One by one, he lost his students to threats, harassment, beatings and arrests for such crimes as “threatening state security.” Some were co-opted by the regime while others practiced self-censorship, fled into exile or committed journalistic suicide with over-the-top condemnations of the government. A mentor he recruited for his program was murdered.

Without the platform of a free press, public debate died. There was no way to air grievances about the government, challenge its dictates or bring issues to its attention. The people sunk into a state of compliance, knowing there was nothing they could say or do.

Sundaram writes about visiting a village where the people lived under trees, in simple shelters and among farm animals. The local authorities had told them the thatched-roof huts in which they had lived were too backwards for progressive Rwanda. The villagers had immediately destroyed their own homes.

“I wasn’t aware of the full impact of the destruction of a free press, of a silent media, until I saw things like that, when people were doing themselves harm on government orders because they knew it was futile to speak up. Who were they going to speak up to? There was no one to talk to. No one was going to report it even if people knew,” he said.

It’s no secret that press freedom is under attack in many places around the world. The Reporters Without Borders Press Freedom Index lists the worst offenders: Somalia, Iran, Sudan, Vietnam, China, Syria, Turkmenistan, North Korea and, scraping the bottom, Eritrea.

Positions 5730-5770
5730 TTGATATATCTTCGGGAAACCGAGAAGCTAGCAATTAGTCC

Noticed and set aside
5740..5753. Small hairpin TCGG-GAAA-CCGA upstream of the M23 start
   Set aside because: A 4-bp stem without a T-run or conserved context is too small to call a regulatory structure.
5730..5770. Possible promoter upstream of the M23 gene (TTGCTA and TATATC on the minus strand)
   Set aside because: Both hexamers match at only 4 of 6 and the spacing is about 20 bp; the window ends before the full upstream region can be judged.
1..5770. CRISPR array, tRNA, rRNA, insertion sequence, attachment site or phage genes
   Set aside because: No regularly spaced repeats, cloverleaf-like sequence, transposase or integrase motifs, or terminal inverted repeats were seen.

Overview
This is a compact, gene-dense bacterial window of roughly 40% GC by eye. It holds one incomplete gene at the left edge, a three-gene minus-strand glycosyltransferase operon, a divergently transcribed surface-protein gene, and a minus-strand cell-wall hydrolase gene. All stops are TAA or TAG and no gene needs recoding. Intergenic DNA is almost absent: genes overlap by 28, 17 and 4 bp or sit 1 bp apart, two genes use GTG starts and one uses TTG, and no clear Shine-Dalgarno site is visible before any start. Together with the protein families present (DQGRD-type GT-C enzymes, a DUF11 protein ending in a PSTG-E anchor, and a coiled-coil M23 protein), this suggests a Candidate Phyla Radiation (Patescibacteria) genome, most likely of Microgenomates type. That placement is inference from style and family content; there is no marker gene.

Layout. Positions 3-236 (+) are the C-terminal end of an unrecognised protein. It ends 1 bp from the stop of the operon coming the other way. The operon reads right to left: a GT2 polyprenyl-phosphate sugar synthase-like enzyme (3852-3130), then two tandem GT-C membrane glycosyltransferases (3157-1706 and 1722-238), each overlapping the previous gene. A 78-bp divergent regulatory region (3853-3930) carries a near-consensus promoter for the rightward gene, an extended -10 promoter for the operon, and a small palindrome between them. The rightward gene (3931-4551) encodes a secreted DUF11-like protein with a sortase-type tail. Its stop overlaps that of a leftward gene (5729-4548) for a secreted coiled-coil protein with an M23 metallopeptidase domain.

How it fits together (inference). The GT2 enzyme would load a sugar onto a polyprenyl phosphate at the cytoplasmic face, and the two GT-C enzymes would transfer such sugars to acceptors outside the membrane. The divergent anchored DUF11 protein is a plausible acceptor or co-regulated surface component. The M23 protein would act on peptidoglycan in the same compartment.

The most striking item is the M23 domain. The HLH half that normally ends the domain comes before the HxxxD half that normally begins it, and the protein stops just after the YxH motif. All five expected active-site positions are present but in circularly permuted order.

Rwanda ranked 161st out of 180 last year, the same position it held when Sundaram left in 2013. And it has continued. A 2014 BBC documentary that investigated allegations Kagame was involved in the incident that sparked the genocide was condemned by Rwanda for “inciting hatred and divisionism.” Rwanda responded by suspending the BBC radio service in that country.

According to the Committee to Protect Journalists, Fred Muvunyi, the chair of the Rwanda Media Commission who had spoken against the government on the BBC dispute, fled the country in May after being warned of a plan to have him killed.

In Rwanda, Sundaram sees a universal question. Kagame, a former rebel commander who has effectively ruled since the genocide — first as vice president and defence minister and since 2000 as president — has leashed the press as a safeguard against ethnic violence, and foreign donors have largely supported him.

“I think so many people are oblivious to the role of a free press and to how their lives are shaped by the access to information and the freedom with which information circulates in places like Canada and America,” Sundaram said.

“I want to ask, are we willing to give up free speech or trade away free speech for a certain quantity of economic growth, for money? Because that’s what we’re doing in places like Rwanda.